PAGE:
A change in the formulation of tenofovir gel, an anti-HIV gel developed for vaginal use, may make it safer to use in the rectum, suggests a study published online this week in the Journal of Antimicrobial Chemotherapy. In laboratory tests of rectal tissue, researchers from the Microbicide Trials Network (MTN) found that the reformulated gel was less harmful to the lining of the rectum than the original vaginal formulation, and just as effective in protecting cells against HIV.
"The lining of the rectum is much more fragile than the vaginal epithelium, so we can't be certain a product like tenofovir gel that is safe for vaginal use will be completely safe to use in the rectum," said lead study author Charlene Dezzutti, Ph.D., associate professor of obstetrics, gynecology and reproductive sciences at the University of Pittsburgh School of Medicine and principal investigator of the MTN Network Laboratory. "We are very encouraged by our laboratory data that suggest the reformulated gel could be safer for rectal use, and serve as a dual compartment gel for use in both the vagina and rectum."
Tenofovir gel has shown some promise in reducing HIV risk in women through vaginal sex. But because the rectal epithelium – the lining of the rectum that serves as the first line of defense against HIV – is much thinner than the vaginal lining, the gel may not be safe or effective to use rectally. Indeed, unprotected anal sex is 10 to 20 times more likely to result in HIV infection than unprotected vaginal intercourse. By its nature, tenofovir gel is hyperosmolar – contains a higher concentration of sugars and salts relative to cells. This quality could have a harmful effect on the rectal lining by causing epithelial cells to shrink as they purge water to achieve balance. Weakened in this manner, the rectal epithelium may be less able to protect against HIV.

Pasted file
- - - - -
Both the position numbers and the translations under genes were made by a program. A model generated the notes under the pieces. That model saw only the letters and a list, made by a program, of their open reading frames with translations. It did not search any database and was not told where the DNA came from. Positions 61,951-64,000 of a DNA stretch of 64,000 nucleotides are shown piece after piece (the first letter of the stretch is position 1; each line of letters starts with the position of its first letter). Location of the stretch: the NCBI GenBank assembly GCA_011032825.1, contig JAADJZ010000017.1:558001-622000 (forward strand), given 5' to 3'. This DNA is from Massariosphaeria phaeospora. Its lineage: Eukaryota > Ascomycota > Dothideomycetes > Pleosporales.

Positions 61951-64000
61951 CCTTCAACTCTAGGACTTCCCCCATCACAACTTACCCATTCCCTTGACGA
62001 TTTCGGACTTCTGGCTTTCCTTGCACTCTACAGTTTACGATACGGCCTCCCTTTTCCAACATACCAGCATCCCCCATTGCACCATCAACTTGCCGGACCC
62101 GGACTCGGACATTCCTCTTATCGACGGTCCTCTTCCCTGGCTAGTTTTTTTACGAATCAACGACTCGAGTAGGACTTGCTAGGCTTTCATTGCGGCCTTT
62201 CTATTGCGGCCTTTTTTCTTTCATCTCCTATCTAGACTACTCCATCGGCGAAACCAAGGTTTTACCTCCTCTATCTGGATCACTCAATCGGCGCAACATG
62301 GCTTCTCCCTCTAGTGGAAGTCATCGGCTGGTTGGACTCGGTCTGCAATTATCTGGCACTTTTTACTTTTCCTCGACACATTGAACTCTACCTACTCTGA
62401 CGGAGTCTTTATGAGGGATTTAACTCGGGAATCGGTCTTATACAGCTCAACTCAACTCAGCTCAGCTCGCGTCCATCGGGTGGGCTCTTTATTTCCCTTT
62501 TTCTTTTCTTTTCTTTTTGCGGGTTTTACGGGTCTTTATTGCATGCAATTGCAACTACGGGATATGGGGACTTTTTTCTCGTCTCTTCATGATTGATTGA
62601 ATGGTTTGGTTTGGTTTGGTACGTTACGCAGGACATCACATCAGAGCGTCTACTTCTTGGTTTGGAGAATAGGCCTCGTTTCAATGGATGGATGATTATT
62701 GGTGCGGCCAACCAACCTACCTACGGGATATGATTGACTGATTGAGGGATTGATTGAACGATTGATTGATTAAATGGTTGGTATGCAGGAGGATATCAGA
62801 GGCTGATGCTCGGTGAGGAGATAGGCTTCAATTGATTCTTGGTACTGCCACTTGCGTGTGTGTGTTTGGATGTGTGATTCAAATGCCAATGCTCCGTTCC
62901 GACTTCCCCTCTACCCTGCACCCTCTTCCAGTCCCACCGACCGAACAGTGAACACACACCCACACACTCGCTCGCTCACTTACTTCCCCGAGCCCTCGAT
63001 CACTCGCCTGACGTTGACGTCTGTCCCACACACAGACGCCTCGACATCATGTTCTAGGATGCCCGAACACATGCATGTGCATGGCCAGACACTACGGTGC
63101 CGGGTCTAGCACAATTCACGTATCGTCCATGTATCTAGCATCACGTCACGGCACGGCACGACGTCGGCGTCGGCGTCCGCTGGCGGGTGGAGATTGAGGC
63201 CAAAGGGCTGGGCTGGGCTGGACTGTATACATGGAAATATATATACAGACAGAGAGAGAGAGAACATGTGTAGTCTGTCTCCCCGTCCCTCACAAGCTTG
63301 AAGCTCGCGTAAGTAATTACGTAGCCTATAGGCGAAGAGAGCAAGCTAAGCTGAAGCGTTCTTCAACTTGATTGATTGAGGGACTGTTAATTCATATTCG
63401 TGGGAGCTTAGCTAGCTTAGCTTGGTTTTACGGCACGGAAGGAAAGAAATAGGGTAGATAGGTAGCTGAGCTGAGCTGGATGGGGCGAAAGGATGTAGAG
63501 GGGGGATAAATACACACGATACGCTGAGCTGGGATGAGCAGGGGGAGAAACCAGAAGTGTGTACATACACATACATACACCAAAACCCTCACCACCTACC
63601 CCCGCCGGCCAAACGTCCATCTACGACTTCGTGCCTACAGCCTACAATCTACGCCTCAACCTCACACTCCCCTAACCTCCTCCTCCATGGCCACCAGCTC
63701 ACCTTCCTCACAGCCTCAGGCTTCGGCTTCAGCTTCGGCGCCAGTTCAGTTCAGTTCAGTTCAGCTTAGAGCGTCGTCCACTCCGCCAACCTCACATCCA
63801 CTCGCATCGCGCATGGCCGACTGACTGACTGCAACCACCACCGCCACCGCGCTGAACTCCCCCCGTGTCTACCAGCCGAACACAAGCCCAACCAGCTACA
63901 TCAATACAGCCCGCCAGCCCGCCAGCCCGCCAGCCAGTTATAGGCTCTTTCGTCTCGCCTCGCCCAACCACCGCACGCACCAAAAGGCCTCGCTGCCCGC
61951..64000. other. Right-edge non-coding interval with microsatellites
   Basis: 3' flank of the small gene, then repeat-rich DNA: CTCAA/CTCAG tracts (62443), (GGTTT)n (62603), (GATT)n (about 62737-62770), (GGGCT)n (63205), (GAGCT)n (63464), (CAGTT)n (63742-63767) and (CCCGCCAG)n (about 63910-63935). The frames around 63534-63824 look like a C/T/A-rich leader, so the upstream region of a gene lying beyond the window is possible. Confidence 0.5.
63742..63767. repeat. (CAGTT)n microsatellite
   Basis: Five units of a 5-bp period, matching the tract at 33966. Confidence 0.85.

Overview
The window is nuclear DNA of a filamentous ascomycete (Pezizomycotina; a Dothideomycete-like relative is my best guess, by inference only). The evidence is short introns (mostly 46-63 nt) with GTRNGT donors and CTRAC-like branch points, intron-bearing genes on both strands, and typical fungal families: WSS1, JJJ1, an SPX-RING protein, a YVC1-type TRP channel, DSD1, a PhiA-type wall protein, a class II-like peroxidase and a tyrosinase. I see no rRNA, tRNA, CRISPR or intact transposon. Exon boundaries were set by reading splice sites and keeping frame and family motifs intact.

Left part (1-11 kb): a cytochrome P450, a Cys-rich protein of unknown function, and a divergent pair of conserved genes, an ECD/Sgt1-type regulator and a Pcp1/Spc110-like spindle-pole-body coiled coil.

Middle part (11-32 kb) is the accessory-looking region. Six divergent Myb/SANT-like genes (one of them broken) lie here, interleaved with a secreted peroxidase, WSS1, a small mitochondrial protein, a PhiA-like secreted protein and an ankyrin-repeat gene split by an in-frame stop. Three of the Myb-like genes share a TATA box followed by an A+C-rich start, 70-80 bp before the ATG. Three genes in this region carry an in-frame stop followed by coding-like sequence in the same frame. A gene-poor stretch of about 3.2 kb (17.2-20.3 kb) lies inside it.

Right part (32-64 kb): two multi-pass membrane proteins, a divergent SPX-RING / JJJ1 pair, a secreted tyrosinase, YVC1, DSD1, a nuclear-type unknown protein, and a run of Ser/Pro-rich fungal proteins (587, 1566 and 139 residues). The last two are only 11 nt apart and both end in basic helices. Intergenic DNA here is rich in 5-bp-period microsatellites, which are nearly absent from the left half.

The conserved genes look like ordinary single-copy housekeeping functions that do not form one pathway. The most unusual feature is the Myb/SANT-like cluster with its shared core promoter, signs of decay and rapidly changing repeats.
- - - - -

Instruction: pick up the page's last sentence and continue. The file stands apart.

To make tenofovir gel safe and more amenable to rectal use, researchers from CONRAD, a research organization which holds the rights to develop the gel, reformulated it with a reduced amount of glycerin, a common additive found in many gel-like products. In laboratory tests conducted by MTN researchers, the reformulated gel was three times less likely to cause cells in rectal tissue to release water, and equally effective against HIV as the vaginal formulation.
Data from an early phase clinical trial of the reduced glycerin gel presented in March 2012 at the 19th Conference on Retroviruses and Opportunistic Infections (CROI), suggested it was safe and acceptable in 65 HIV-negative men and women who used it rectally once a day for one week. Results from this study, called MTN-007, and future studies will have important implications for the development of a rectal microbicide that could help protect against HIV or other sexually transmitted infections during anal sex.
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